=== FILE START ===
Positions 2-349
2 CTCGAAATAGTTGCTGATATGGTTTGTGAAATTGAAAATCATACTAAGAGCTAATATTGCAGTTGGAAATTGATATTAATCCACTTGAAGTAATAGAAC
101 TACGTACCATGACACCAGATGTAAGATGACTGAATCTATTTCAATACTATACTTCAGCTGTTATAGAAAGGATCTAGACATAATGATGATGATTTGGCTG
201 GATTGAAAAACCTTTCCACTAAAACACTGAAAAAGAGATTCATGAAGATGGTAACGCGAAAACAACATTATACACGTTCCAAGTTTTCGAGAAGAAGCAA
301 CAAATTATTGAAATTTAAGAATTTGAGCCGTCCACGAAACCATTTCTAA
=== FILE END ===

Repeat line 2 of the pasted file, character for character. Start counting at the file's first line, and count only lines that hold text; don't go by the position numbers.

2 CTCGAAATAGTTGCTGATATGGTTTGTGAAATTGAAAATCATACTAAGAGCTAATATTGCAGTTGGAAATTGATATTAATCCACTTGAAGTAATAGAAC